Originally posted on Fox Sports Houston  |  Last updated 6/12/12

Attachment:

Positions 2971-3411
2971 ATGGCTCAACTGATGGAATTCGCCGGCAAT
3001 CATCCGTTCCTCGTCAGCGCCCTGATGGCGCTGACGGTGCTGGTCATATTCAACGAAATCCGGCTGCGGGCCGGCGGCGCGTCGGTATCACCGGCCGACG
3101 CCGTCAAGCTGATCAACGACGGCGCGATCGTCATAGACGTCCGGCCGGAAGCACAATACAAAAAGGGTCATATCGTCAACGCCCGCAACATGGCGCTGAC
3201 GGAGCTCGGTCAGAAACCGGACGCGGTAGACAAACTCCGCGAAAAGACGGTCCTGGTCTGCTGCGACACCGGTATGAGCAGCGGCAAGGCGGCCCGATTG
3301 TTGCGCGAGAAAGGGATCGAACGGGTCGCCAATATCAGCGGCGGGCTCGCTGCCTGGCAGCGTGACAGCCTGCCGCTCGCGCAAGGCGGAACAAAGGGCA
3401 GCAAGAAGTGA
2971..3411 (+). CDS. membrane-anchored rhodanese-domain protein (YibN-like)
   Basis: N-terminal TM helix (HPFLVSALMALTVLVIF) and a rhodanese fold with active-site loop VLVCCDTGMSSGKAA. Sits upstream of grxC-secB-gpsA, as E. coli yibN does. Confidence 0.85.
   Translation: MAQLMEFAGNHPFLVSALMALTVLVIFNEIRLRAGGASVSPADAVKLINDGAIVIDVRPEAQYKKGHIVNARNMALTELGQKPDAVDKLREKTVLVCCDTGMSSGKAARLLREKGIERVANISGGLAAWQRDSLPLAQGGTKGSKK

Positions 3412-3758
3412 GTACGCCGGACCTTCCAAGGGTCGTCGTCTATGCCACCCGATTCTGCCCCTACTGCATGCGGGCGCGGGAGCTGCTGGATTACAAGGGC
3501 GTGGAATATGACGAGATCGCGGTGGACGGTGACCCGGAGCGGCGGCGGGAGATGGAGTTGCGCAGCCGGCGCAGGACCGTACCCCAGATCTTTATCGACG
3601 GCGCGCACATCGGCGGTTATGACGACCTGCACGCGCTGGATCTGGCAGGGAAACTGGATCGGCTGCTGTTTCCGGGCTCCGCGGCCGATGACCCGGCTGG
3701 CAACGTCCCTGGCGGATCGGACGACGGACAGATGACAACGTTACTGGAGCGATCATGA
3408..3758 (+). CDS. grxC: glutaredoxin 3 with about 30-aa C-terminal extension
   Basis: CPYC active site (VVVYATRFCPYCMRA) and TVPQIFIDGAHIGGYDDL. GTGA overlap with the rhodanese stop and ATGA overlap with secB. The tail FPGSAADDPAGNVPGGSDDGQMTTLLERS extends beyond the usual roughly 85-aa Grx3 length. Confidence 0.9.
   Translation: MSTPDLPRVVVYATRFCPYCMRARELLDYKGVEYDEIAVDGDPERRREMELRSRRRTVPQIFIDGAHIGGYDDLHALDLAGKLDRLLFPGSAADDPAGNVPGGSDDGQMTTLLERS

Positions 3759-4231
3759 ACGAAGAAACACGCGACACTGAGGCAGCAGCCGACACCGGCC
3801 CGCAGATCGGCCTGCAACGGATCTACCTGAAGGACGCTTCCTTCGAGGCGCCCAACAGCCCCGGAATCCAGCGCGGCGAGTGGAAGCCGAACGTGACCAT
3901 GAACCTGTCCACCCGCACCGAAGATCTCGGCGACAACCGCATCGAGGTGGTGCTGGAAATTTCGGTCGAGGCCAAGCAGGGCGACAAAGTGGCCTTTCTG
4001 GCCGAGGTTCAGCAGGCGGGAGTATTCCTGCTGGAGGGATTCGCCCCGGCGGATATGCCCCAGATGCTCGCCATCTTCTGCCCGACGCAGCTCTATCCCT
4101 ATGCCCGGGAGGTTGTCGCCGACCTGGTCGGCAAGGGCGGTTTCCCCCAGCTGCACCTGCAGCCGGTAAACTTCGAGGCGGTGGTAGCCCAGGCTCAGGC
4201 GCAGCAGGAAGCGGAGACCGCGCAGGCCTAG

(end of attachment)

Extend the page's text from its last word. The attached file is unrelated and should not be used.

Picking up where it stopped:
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Connor Barwin has spoken out. He has dropped the hammer. He has expressed a normal and popular sentiment about homosexuality that feelsfamiliar to all of us. This is headline news because Connor Barwin is a football player, one who playsin the NFL. Barwin, a linebacker for the Houston Texans, is not gay, but if he were, hedoesn't think it would be that big of a deal in the Houston Texans' lockerroom, or any other in the NFL."I think, right now, it would probably be hardfor a guy to come out in our locker room just because of the awkwardness,"Barwin told the website OutSports.com. "But I think they would besurprised at how welcoming people would be. I think at the end of the day, guyscare about how you play football, because we're all so competitive aboutwinning that if there is a guy who comes out as gay in our locker room and he'sa good football player, people aren't going to care about that. I think that'sthe honest truth." OutSports.com explores the intersections of homosexuality and the sportsworld. The story has quickly been picked up my mainstream media outletsand turned Barwin otherwise best known for getting lots of sacks and resemblingCosmo Kramer of Seinfeld into an inspirational figure of sorts on thisissue. Barwin, who has a gay brother, admits he hasn't had a conversation with ateammate about this particular hypothetical. I don't have any reason to doubtwhat Barwin is saying. He's the one in the locker room every day. So if he saysit wouldn't be that big of a deal, I'm inclined to believe him unless anotherNFL player tells me otherwise, and that seems unlikely. The main reason it seems unlikely is that I have a hard time believingattitudes toward homosexuality are much different inside an NFL locker room asthey are outside one. The issue is controversial so there are going to bevarying opinions, but I believe the prevailing attitude toward homosexuality inthe United States in 2012, especially among people in their 20s and 30s, is oneof acceptance. Its unfair to assume football players are not riding thespinning wheel of American culture with the rest of us. Basically, there is nothing surprising about what Barwin said. The greatest truth he expressed to OutSports.com was that "at the end ofthe day, guys care about how you play football." Wins and losses are allthat ever matter in sports, which is why teams have a long history of acceptingthose society was not ready to accept as long as they were a positivecomponent of the club. "It would help a lot if the player was a contributor to the team,"Barwin told OutSports.com. "If he was a guy that people didn't like hispersonality or wasn't helping on the team, I think it would be very hard forhim." There are almost 1,700 NFL players at any given moment. Some of them are gay.They have to be. It might be a lower percentage than the population at large,but even if it's 1 percent, then there is one gay player for every two NFLteams. So far, no player has come out during his career, and Barwin said he hasnever known a teammate to be gay. But there's a difference between knowing a teammate to be gay and knowingyou've had some gay teammates, and NFL players know that. Because, though, theylive in the macho hetero football world, they live in the real world, too. "It's amazing how many people know relatives or friends who are gay,"Barwin said. "So I think it might not be as hard as some peoplethink."
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